Darren: First of all, congratulations on winning the 100 Mile Endurance Challenge with time of 19 hours 19 minutes! You took first place overall this year and now have the women’s course record!!
Tracy: And, it looks like I’ll get to KEEP the record since the course is changing next year! Guess you will have to put an asterisk by it!
Darren: OK. So, there are so many events out there. Why did you select the EC100?
Tracy: First of all, I was shocked when I first saw that there was a “Road 100” as most 100-Milers are off-road due to the complexities of closing roads, etc., and this intrigued me! I wondered what it would be like to run through the streets at night AND, ever since I was a toddler, I always LOVED to see all the ‘big city lights’ at night, so the thought of seeing them as I ran this race was right up my alley. Not only that, but half the race is along the ocean—it doesn’t get much better than THAT!
Secondly, I have been a Personal Trainer and Running Coach for years. The epidemic of obesity has saddened me and, moreover, seeing overweight children is really disheartening. They just don’t stand a fighting chance for any kind of healthy adulthood unless they are educated about the ‘need to move’ and the need to adopt a healthy lifestyle and healthy eating habits. The fact that the 100 Mile Club® is behind this race and that the proceeds go back to this club made it a ‘no brainer’ for me to choose to run this race. The 100 Mile Club® has helped thousands and thousands of children to become active and understand the importance of exercise and ALL the benefits that exercise has to offer them. In addition to the benefits of keeping a healthy weight, many of these kids benefit from their experience with the 100 Mile Club® when they learn how exercise and their success with exercise makes them feel empowered. Some of them would NEVER feel empowered if it weren’t for THIS experience!!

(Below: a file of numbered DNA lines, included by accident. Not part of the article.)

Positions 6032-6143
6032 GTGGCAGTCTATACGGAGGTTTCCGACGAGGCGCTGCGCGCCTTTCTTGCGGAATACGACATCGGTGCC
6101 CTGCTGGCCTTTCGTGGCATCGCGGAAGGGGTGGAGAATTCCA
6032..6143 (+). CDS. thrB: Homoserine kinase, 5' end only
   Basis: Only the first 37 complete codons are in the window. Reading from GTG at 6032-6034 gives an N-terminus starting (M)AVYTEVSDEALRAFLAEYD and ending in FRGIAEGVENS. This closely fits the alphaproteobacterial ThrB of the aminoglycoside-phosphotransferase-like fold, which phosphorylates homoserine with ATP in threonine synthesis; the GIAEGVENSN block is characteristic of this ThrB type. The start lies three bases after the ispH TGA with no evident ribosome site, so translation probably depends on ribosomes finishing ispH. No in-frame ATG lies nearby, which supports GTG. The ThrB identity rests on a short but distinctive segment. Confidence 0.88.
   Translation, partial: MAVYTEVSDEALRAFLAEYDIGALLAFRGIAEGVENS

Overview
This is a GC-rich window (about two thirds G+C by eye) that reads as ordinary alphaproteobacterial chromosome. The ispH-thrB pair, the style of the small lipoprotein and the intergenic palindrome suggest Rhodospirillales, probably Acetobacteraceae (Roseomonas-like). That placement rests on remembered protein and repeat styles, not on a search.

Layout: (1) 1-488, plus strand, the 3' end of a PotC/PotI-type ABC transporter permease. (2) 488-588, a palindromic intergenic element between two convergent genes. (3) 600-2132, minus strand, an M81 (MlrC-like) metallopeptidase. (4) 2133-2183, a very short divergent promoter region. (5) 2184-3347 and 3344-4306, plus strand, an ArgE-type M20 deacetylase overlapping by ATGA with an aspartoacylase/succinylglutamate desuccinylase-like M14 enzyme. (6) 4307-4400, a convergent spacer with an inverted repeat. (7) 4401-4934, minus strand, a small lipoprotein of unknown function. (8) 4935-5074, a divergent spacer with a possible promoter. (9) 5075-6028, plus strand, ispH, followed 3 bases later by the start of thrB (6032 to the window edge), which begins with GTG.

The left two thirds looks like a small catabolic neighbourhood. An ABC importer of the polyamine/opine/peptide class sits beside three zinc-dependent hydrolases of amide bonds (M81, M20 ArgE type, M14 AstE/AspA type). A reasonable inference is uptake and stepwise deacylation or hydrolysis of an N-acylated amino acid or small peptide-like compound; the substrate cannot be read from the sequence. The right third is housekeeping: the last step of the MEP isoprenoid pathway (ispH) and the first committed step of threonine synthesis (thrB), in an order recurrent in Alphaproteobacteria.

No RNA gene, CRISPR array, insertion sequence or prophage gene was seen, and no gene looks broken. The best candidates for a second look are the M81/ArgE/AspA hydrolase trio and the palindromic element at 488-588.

Darren: Tell me about the course. What do you like the most about the course? Are there any parts of the course that you wish you could change? What’s the hardest part of this event from the perspective of the course?
Tracy: As I said above, I liked the chance to run this course so I could experience the ‘big city lights’ at night as well as the fact that half of it is along the coast. One concern that someone might have with a “road race” of this size is that you might have to deal with a lot of stopping at stoplights, etc. Well, this is of little concern in this race because much of it is run on river beds and bike paths along the ocean. Obviously, if you could eliminate ALL of the stop lights, that would be an improvement, but then you’d miss out on getting to experience some of what CA city life is all about. I think this course is almost as perfect as it can get for a 100-mile road race! I think the only thing that would improve this race is eliminating the short section on PCH out of Long Beach and into/through Wilmington. The only reason I say this is because it is a bit difficult to navigate for crew people who are on bikes. My pacer (on foot) and I had no problems navigating this, but it’s tough for folks on bicycles. That said, I see no way to remove this part of the course, and it is such a short part of the race anyway. It just adds to the experience and gives the race more ‘flavor.’
Darren: There’s a fundraising component to this event. Was it hard to meet the minimum $100 requirement?
Tracy: Not at all! I was a lazy fundraiser last year because I had already tapped out all my friends and family for another fundraiser race that I had done, so that year, all I did was post my link to Facebook a few times and said that my goal was $200. In no time, I had that much and a little more. This year, I knew that this was going to be the last 100-mile race that I was going to run (I wanted to start focusing more on other things in life that were important to me and I was missing out on them due to all the training it takes to prepare for 100-milers). Thus, I wanted to really add meaning to this race, run it in honor of others, and do some ‘societal good,’ so I set my fundraising goal at $10,000 and started posting my link every few days on Facebook. Or, every time someone would donate via my link on Facebook, I would publicly thank them on my Facebook page and also add the link to my fundraising page again. Sometimes this meant that I was posting my link to my Facebook page several times a day.